This is Mrs. Peacock. She is sunning herself on our deck table. She is a peahen, as the female peafowl is called, the male being called a peacock. Mrs. Peacock appeared in our backyard one day. She had obviously escaped from her owner and had become feral. Apparently she had been living in the woods. Now she has adopted us.
When she first arrived we made an unsuccessful attempt to locate her owner. I did attempt to catch her, but peafowl can run surprisingly fast. They can also fly quite well for a bird so large. She can fly up to roost in fairly tall tress, but often roosts on the peak of our roof (right).
Peacocks are omnivorous. They eat seeds, berries, insects, and small rodents and reptiles. The lizard population around our house has definitely declined since her arrival. She eats bird seed and peanuts we put out, but she also enjoys foraging in the woods. She seems quite healthy and well adapted.
In the summer of 2001 she attempted to hatch a clutch of eggs. Her first clutch had three eggs. I discovered this nest while picking spent flowers off our daylilies. Mrs. peacock was sitting there motionless amongst the daylilies. She was so well camouflaged that I did not see her until I had almost stepped on her. She would not budge. At first I thought maybe she was sick or injured. I went and got Kristina to show her.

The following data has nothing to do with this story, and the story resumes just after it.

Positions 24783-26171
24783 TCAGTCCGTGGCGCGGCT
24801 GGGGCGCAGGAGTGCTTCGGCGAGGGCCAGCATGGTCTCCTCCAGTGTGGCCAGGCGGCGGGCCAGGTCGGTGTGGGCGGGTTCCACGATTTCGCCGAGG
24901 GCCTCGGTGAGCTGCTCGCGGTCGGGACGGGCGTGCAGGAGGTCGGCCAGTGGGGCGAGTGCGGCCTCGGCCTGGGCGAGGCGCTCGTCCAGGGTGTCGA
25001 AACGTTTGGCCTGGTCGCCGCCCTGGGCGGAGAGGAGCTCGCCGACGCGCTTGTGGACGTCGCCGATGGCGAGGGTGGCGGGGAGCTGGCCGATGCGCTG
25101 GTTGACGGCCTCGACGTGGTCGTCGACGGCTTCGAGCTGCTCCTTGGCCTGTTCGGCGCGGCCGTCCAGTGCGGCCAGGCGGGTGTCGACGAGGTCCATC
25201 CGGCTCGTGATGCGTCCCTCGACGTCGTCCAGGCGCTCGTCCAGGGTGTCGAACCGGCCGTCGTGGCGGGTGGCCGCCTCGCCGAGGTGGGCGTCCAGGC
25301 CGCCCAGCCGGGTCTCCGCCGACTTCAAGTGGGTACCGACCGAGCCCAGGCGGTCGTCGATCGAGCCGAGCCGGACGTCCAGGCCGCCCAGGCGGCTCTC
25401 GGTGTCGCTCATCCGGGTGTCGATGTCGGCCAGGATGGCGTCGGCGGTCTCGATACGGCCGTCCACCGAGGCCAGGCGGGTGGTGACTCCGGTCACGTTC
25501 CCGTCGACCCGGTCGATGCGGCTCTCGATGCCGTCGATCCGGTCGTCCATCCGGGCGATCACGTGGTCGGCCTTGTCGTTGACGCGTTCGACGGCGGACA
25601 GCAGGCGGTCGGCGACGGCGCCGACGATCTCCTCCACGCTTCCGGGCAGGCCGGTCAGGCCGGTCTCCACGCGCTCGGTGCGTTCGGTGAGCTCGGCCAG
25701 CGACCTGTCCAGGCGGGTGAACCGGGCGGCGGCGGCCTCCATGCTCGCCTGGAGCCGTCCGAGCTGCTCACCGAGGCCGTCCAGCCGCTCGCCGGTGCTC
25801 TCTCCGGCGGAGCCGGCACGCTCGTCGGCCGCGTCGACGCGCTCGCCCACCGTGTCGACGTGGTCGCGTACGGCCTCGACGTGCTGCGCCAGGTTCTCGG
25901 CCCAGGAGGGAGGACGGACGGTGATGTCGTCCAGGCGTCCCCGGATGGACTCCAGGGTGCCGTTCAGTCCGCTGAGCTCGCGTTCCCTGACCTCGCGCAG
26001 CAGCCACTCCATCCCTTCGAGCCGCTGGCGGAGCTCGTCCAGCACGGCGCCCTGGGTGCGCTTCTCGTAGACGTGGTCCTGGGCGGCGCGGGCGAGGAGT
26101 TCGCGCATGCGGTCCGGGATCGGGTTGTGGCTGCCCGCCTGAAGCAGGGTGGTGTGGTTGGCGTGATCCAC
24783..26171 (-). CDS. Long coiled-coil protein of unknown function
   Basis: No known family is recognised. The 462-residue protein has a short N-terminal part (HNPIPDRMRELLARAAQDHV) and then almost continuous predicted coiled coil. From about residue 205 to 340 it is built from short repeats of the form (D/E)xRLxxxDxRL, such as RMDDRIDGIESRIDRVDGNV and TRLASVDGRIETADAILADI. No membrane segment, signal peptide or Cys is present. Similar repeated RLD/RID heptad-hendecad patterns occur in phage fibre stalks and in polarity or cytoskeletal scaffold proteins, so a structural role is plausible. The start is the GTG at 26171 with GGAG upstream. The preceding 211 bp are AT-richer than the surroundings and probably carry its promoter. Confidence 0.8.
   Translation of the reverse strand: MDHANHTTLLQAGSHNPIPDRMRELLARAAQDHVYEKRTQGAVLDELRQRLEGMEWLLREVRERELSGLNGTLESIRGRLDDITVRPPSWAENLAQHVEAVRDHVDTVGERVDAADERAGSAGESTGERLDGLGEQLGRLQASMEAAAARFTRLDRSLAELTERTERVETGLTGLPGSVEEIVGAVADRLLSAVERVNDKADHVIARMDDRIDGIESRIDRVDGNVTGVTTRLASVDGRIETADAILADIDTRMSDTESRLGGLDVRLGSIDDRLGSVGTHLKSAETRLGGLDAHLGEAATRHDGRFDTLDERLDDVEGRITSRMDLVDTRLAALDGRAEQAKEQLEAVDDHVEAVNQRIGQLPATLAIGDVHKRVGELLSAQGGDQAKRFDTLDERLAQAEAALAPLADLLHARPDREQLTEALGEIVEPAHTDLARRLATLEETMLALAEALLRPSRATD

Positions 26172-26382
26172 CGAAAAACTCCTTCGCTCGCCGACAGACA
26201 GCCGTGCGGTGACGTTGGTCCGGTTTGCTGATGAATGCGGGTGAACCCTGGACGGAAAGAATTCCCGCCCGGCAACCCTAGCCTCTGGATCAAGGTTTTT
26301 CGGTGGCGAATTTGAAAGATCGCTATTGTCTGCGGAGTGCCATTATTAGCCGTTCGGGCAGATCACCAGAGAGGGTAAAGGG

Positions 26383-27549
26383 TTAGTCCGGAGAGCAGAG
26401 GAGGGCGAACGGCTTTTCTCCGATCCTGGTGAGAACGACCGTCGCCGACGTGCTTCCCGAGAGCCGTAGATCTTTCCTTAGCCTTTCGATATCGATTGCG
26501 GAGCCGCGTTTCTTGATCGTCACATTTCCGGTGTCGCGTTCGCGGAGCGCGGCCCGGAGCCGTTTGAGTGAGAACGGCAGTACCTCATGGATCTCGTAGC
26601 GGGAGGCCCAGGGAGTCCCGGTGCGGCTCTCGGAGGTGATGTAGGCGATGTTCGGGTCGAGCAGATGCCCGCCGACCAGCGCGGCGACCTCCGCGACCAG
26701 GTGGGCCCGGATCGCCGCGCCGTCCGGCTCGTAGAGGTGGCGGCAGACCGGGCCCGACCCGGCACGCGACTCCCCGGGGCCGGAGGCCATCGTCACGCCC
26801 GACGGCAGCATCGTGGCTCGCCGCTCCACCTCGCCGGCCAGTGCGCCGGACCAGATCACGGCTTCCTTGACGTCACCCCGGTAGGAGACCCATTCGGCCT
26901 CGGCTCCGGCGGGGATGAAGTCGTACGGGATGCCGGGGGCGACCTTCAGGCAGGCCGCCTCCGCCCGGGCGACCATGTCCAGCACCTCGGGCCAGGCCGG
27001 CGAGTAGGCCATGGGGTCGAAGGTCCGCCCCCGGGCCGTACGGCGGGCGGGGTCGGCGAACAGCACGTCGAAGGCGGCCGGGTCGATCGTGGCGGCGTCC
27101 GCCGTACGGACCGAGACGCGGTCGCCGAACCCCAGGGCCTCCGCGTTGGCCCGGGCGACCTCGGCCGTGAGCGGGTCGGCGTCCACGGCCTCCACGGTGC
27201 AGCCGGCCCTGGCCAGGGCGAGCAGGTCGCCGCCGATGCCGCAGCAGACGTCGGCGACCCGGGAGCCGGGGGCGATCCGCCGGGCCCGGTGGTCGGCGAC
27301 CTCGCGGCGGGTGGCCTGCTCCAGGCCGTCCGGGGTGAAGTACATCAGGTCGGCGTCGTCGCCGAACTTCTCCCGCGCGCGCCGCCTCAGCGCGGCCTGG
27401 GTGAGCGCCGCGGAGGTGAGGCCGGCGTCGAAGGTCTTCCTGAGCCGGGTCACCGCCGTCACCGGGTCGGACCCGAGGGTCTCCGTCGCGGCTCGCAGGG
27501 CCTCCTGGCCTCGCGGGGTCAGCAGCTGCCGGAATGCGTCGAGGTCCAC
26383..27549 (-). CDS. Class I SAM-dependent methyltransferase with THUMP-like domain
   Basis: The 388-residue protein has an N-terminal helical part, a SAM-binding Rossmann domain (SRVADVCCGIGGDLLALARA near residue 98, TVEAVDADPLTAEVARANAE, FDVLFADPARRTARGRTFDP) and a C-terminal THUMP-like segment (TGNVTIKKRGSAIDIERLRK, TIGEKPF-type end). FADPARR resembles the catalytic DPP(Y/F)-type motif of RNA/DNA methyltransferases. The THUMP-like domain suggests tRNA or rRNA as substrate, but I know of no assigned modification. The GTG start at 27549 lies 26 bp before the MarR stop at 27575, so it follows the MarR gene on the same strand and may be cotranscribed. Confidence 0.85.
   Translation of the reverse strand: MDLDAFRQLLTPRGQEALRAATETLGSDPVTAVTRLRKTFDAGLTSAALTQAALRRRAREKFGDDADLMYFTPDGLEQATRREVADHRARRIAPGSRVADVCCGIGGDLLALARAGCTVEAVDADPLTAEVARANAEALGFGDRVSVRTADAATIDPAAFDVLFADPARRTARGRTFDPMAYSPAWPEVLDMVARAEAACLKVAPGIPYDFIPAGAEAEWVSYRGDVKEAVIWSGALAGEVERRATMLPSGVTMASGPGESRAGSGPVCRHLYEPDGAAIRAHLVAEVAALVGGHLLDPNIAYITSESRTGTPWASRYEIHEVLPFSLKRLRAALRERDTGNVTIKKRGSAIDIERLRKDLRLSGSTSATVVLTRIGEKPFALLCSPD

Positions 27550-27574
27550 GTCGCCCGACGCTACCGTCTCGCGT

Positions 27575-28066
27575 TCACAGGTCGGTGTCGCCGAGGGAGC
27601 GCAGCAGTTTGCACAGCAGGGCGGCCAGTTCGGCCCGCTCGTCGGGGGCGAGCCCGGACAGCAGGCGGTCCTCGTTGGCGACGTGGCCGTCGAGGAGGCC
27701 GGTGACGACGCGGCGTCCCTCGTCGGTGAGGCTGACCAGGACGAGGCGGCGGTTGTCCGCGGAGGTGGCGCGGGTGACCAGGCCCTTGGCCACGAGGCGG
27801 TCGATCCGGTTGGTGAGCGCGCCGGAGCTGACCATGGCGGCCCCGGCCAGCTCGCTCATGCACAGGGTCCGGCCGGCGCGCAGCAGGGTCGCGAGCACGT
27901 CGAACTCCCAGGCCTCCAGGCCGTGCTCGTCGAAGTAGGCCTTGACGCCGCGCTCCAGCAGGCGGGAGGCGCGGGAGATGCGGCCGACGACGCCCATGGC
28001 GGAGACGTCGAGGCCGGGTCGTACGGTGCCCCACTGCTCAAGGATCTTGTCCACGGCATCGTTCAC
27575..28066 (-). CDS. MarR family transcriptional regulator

When we returned, Mrs. Peacock was still there. Kristina touched her tail. This elicited a hiss, but no other action by Mrs. Peacock. I then thought the only other thing that would keep her from fleeing was that she was sitting on eggs. We left her alone. Later that day we saw her on the deck and she was obviously not injured or sick. In fact she was vigorously honking and crowing. We rushed out to see if there was a nest, and sure enough there were three light brown eggs.
Unfortunately her first nesting attempt was a failure. One egg disappeared overnight, then one was broken, possibly because she made the nest in some pine bark nuggets. I then placed some wood shavings in the nest to cushion the remaining egg, but she abandoned the nest. We assumed that the eggs were infertile anyway since I don't know where she would have found a mate. But then we didn't expect a peacock to wander out of the woods in the first place.
After her first clutch was destroyed she laided another clutch of eggs. We know this because, even though we didn't see the nest, a peahen has a particular behavior when nesting. She will only leave the nest for a short period to eat and drink twice a day. When she leaves the nest, she goes some distance away. Then she begins honking and crowing and generally making a commotion, presumably to attract attention away from the nest.
It is now summer, 2002, and she's trying again. Poor thing, so much effort for nothing. We really need to catch her and take her to a good home where she would have a mate.
Text and Images Copyright © 2001 David Wittler